PARMA, Idaho — The University of Idaho (U of I) is extending its Parma Research and Extension Center, by building a new space for studying soil and plants.
The Idaho Center for Plant & Soil Health is currently under construction and is intended to replace the outdated buildings currently being used.
Michael Kiester, the operations manager at the Extension Center, said the new building will be around the same size in square footage as the current building, but will help scientists be much more efficient; right now, some of the researchers have to travel between buildings and walk across the street multiple times throughout the day.
"These buildings were basically put into service about 40 years ago, with a 10-year lifespan," Kiester said. "Currently, we're wanting to update our facilities to fit more with the needs of the current agricultural practices around the state."
Scientists at the Parma Research and Extension Center study plants and crops to identify what it is they need to thrive, or what is inhibiting the plant from growing. Farmers around Idaho send their crops to the research facility when they have issues, in hopes of finding an answer.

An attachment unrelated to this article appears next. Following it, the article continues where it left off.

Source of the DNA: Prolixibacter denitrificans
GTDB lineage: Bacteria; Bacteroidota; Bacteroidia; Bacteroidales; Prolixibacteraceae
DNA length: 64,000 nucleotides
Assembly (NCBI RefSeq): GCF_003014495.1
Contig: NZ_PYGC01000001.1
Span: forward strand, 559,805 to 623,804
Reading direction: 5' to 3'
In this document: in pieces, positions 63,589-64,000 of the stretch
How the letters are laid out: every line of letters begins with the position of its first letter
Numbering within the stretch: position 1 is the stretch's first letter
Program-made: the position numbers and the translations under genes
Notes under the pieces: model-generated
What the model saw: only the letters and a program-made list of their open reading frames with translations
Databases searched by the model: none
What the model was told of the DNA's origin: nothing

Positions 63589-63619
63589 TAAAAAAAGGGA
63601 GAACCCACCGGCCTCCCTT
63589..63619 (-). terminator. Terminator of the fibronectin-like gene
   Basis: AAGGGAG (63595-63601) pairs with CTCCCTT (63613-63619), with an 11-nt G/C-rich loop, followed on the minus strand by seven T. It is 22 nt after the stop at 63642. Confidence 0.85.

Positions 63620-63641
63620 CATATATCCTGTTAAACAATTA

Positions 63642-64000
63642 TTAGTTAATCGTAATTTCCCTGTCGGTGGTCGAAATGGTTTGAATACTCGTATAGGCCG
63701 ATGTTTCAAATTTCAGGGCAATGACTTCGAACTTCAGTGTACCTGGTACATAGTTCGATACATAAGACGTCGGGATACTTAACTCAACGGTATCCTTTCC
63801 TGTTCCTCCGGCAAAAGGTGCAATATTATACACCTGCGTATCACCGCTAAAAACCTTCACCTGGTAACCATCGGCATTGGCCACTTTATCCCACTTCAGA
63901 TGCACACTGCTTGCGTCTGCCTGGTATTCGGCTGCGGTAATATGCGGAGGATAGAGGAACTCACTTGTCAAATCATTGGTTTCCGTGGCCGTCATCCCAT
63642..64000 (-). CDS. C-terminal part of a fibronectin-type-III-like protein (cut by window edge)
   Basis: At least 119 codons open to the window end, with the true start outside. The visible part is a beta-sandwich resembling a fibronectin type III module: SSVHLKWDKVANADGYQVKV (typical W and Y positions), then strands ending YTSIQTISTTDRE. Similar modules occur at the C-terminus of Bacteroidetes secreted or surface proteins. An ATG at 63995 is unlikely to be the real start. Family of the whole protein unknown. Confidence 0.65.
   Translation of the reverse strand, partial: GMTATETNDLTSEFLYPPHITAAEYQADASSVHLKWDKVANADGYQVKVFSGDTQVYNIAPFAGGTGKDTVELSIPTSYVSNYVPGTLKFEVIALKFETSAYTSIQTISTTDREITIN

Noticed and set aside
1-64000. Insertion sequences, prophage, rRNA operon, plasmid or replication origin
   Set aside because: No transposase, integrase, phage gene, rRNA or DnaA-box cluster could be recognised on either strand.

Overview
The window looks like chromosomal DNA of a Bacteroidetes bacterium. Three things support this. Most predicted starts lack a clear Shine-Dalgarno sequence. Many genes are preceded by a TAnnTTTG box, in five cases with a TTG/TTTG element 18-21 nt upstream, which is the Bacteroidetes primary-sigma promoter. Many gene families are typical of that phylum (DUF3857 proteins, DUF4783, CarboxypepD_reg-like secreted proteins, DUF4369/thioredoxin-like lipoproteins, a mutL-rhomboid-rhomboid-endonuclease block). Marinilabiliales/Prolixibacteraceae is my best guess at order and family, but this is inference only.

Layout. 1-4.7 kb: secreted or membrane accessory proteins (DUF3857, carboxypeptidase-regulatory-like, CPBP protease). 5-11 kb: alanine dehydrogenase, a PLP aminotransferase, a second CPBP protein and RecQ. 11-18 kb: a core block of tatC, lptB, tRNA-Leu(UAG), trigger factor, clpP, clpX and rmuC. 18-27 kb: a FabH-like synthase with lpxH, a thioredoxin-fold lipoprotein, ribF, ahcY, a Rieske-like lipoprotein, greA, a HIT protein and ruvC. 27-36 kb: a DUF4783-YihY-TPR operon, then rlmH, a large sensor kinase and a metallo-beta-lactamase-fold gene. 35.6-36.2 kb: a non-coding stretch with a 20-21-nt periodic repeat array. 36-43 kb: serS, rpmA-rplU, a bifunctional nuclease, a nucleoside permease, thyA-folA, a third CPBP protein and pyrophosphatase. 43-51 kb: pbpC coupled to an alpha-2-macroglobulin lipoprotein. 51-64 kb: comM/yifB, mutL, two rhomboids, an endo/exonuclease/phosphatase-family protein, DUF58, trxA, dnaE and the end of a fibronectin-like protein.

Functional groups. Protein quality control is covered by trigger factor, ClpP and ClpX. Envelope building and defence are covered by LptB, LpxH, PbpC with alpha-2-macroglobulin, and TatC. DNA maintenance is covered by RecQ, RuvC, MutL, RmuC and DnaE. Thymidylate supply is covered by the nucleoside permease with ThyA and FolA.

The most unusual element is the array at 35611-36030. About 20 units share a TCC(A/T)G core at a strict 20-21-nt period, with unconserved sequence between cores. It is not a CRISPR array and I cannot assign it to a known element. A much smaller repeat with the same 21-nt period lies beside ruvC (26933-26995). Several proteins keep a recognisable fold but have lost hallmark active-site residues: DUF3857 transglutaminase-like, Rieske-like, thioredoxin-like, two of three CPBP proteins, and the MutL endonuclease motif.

Kiester said a variety of researchers will also work with other states, or countries, like Canada.
"We get a lot of different samples throughout the whole Intermountain West, so this is nationwide, as well as just local," Kiester said.
After some unforeseen extra expenses, the project is in need of some more funding; however, U of I's Director for Communications and Strategic Initiatives, Carly Schoepflin, said the school has a plan to get the project fully funded.
Governor Brad Little made a request for an additional $2.35 million for this facility. So if the legislature approves the request, the project will be fully funded.
Keister believes it will be a welcome sight to the employees that work there, once the project is completed.
"The morale I think should boost a little with the new space. It'll be a lot nicer to walk into a nice new building with the lab space for sure," Kiester said.
The building is expected to be completed later this year by October 2023, barring any delays. Kiester said they have dealt with some supply chain issues during construction, like a backup generator for the building that won't be available for another 18 months.
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